ENERGY AND EFFICIENCY ANALYSIS OF MUNICIPAL DRINKING WATER INFRASTRUCTURE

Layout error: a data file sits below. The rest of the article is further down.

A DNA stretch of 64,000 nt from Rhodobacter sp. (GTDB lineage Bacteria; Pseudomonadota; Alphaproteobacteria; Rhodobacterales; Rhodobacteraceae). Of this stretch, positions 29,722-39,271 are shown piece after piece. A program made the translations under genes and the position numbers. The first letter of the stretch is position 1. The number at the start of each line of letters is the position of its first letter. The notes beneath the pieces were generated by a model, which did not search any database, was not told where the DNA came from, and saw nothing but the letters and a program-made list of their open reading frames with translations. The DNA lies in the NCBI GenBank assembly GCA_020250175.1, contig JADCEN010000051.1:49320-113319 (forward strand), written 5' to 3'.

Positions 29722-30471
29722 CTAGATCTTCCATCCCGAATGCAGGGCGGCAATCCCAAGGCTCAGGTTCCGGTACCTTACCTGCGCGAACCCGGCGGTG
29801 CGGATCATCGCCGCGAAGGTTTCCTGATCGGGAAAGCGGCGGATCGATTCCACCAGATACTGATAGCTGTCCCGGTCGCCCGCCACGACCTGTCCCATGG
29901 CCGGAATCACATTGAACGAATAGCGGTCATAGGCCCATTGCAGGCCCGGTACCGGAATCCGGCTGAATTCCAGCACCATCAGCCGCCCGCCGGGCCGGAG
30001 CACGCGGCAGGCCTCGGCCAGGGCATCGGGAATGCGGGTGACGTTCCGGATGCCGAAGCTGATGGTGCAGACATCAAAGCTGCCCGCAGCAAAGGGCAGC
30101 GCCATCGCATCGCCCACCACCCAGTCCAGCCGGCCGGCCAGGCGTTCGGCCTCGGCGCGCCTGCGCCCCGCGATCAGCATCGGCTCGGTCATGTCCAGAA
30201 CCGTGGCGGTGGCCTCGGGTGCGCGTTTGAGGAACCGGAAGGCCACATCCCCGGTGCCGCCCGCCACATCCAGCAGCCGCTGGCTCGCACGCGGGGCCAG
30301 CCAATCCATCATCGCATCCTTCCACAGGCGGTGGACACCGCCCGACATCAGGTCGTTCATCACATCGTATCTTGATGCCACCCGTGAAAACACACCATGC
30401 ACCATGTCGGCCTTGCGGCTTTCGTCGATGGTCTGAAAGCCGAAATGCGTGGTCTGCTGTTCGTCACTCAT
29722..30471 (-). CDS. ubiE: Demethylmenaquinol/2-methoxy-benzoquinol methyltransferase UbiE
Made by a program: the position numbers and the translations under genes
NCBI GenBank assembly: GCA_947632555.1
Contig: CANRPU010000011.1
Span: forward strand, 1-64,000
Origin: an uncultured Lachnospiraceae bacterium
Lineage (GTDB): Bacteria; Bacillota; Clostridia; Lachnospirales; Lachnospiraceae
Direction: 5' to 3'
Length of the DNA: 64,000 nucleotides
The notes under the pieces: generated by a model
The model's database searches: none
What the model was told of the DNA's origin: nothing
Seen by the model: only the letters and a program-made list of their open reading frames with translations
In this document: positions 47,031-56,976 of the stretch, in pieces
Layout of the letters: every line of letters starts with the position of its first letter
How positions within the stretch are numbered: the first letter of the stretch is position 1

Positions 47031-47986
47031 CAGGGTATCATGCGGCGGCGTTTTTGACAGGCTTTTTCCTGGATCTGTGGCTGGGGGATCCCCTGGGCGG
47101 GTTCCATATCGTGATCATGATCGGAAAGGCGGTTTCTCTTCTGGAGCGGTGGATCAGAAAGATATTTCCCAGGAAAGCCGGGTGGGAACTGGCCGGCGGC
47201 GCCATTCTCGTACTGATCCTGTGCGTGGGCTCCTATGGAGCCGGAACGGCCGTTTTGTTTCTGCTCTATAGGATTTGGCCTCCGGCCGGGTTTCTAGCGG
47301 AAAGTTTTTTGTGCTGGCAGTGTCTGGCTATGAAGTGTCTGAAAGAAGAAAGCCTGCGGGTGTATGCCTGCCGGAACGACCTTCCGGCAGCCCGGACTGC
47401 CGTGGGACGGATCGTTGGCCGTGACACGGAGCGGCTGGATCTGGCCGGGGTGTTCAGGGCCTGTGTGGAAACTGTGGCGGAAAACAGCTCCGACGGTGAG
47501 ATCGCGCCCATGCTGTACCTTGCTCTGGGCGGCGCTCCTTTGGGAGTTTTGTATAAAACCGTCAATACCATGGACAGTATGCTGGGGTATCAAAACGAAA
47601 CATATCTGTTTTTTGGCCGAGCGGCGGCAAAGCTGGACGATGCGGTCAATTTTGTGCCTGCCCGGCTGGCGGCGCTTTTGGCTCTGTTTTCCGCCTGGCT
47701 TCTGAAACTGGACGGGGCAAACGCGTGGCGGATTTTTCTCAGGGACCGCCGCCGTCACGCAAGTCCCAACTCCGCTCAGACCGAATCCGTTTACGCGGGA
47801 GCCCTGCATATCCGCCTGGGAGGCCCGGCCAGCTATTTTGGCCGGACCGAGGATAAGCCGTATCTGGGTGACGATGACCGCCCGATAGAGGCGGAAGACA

Introduction: Energy costs related to the treatment and supply of drinking water accounts for over 4% of the United States? energy use annually (EPRI 2000). This energy use increases the carbon footprint of cities and costs transferred to consumers. There remains a high potential for decreased energy use in drinking water applications by improving inefficient management strategies and improper infrastructure plaguing many utilities. The Madison Water Utility (MWU), which supplies drinking water to the City of Madison and surrounding areas, is seeking to reduce its energy use via a comprehensive analysis of its facilities. With this goal in mind,three objectives were established for this project that would allow for better understanding of the energy consumption and causes of energy inefficiency in the system: 1. Determine the distribution of energy consumption at infrastructure locations, 2. Better understand the causes of site inefficiencies and ways to reduce energy use, and 3. Develop a long-term method to monitor and predict preventable future energy increases at all site locations due to infrastructure or operational inefficiencies. With the aid of historical operation and infrastructure records, seven sites were selected based on their unique characteristics for further study into the causes of inefficiency at the sites. Using data collected during sampling, methods were developed to investigate these objectives.